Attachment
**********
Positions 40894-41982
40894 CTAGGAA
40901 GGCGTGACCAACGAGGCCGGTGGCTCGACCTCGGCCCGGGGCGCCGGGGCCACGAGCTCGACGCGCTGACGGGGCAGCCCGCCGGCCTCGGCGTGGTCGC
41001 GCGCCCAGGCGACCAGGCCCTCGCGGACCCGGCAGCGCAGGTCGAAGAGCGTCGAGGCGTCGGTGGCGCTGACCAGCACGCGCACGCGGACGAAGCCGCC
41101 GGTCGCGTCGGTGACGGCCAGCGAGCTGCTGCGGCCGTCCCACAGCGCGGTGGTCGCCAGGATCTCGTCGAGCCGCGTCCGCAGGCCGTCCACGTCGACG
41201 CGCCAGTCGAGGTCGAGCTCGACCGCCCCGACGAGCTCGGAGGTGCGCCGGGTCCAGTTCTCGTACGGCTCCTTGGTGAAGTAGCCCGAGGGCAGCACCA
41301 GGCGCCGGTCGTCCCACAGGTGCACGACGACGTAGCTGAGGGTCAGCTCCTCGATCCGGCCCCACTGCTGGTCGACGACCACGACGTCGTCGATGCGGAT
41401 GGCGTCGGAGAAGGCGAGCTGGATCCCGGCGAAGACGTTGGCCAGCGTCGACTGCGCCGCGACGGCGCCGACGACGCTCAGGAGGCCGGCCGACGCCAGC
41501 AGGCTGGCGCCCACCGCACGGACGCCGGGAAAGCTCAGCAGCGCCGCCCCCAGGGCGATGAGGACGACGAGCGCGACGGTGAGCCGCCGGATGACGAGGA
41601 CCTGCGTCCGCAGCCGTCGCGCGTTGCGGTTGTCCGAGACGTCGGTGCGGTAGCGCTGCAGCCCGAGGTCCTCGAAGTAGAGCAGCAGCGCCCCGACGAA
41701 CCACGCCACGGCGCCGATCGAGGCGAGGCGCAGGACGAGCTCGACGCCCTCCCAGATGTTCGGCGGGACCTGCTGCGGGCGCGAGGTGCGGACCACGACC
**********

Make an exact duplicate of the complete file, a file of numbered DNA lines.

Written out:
Positions 40894-41982
40894 CTAGGAA
40901 GGCGTGACCAACGAGGCCGGTGGCTCGACCTCGGCCCGGGGCGCCGGGGCCACGAGCTCGACGCGCTGACGGGGCAGCCCGCCGGCCTCGGCGTGGTCGC
41001 GCGCCCAGGCGACCAGGCCCTCGCGGACCCGGCAGCGCAGGTCGAAGAGCGTCGAGGCGTCGGTGGCGCTGACCAGCACGCGCACGCGGACGAAGCCGCC
41101 GGTCGCGTCGGTGACGGCCAGCGAGCTGCTGCGGCCGTCCCACAGCGCGGTGGTCGCCAGGATCTCGTCGAGCCGCGTCCGCAGGCCGTCCACGTCGACG
41201 CGCCAGTCGAGGTCGAGCTCGACCGCCCCGACGAGCTCGGAGGTGCGCCGGGTCCAGTTCTCGTACGGCTCCTTGGTGAAGTAGCCCGAGGGCAGCACCA
41301 GGCGCCGGTCGTCCCACAGGTGCACGACGACGTAGCTGAGGGTCAGCTCCTCGATCCGGCCCCACTGCTGGTCGACGACCACGACGTCGTCGATGCGGAT
41401 GGCGTCGGAGAAGGCGAGCTGGATCCCGGCGAAGACGTTGGCCAGCGTCGACTGCGCCGCGACGGCGCCGACGACGCTCAGGAGGCCGGCCGACGCCAGC
41501 AGGCTGGCGCCCACCGCACGGACGCCGGGAAAGCTCAGCAGCGCCGCCCCCAGGGCGATGAGGACGACGAGCGCGACGGTGAGCCGCCGGATGACGAGGA
41601 CCTGCGTCCGCAGCCGTCGCGCGTTGCGGTTGTCCGAGACGTCGGTGCGGTAGCGCTGCAGCCCGAGGTCCTCGAAGTAGAGCAGCAGCGCCCCGACGAA
41701 CCACGCCACGGCGCCGATCGAGGCGAGGCGCAGGACGAGCTCGACGCCCTCCCAGATGTTCGGCGGGACCTGCTGCGGGCGCGAGGTGCGGACCACGACC